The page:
were up solidly in Europe as investors focused on the company's positive outlook, although it posted a big drop in pretax profits for the first six months of the year. Ericsson ADRs
closed at 27 5/8 yesterday. Ericsson forecast a lower pretax profit for 1999 compared with 1998; however, as for 2000, the company anticipates "strong improvements" with pretax profits to be better than 1998. For the first six months of the year, pretax income came in 44% below the year-ago period. Net sales, meanwhile, in the first six months of 1999 increased by 12%.
Earnings/revenue reports and previews
(Earnings estimates are from First Call.)
reported third-quarter operating earnings of 48 cents a share, in line with the nine-analyst estimate, but down from the year-ago operating earnings of 56 cents.
Allied Waste Industries
posted earnings of 29 cents a share, beating the nine-analyst estimate by a penny and up from the year-ago 21 cents.
after the close reported second-quarter earnings of 56 cents a share, a penny above the 23-analyst view and ahead of the year-ago 38 cents.
Donaldson Lufkin & Jenrette
upgraded Gateway to buy from market perform.
posted a net loss for the second quarter of 19 cents a share before special charges, missing the 12-analyst estimate of a loss of 17 cents.
reported second-quarter operating earnings of 81 cents a share, ahead of the 21-analyst estimate of 73 cents and unchanged from the year-ago 81 cents.
St. Paul Bancorp
reported second-quarter earnings of 39 cents a share, a penny ahead of the nine-analyst estimate and up from the year-ago 32 cents.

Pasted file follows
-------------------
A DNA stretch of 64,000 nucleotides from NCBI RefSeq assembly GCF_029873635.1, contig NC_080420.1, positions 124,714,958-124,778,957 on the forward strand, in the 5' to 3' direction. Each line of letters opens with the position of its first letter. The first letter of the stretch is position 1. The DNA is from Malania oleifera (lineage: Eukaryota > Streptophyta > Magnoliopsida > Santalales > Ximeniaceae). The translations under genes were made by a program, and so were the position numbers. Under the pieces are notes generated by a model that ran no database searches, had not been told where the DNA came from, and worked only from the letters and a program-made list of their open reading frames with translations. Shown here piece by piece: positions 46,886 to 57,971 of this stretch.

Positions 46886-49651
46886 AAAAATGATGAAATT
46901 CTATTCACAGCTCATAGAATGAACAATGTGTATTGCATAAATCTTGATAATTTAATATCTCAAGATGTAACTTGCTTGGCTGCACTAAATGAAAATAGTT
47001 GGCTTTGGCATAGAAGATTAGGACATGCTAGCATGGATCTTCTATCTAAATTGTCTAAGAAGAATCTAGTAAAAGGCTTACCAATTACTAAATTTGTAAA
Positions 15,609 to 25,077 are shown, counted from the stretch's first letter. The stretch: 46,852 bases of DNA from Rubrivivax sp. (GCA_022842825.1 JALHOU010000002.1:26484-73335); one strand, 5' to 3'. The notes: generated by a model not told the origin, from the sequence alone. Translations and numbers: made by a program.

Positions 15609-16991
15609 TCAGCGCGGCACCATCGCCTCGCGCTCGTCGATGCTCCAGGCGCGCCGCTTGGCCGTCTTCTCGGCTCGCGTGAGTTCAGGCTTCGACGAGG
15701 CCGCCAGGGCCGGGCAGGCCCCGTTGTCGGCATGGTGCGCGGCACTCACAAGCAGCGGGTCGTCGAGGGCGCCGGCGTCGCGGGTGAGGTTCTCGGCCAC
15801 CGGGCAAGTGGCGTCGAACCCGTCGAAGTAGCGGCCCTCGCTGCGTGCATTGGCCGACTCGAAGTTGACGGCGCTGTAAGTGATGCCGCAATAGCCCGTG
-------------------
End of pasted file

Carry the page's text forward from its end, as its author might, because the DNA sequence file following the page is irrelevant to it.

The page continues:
posted a second-quarter loss of $1.11 a share, narrower than the eight-analyst estimate of a loss of $1.20.
after the close posted fourth-quarter earnings of 48 cents a share, beating the 19-analyst estimate by 2 cents and up from the year-ago 35 cents.
U S West
reported second-quarter earnings of 83 cents a share, beating the 19-analyst estimate of 81 cents and up from the year-ago 76 cents.
Offerings and stock actions
(INSW:Nasdaq) 5 million-share IPO top-range at $17. The company provides customized insurance quotes over the Internet. Its price range was raised to $16 to $17 from $11 to $13.
U.S. Bancorp Piper Jaffray
(BMRN:Nasdaq) 4.5 million-share IPO top-range at $13. The company develops carbohydrate enzyme therapies for debilitating, life-threatening, chronic genetic disorders and other diseases.
Credit Suisse First Boston
(TANN:Nasdaq) 4 million-share IPO above-range at $15. The company is a technology services provider. Its expected price range was raised to $12 to $14 from $9 to $11.
The Inside Wall Street column in
, penned by Gene Marcial, includes some picks and a pan from Stuart Weisbrod of
Merlin BioMed Asset Management
, who likes
, while his top short is
gets bullish mention in the column. Michael Jamison of
Brandywine Asset Management
figures Andrew is worth 39, and he expects the company to earn 75 cents a share in 1999, $1 in 2000, and $1.20 in 2001, the column reports. Andrew closed yesterday at 20 7/8.
The column says Ed Walczak, manager of the
Vontobel U.S. Value Fund
. Walczak has been adding to Vontobel's stake in ESG Re and figures that ESG is worth north of 27 a share, the column says. ESG Re closed yesterday at 14 1/2.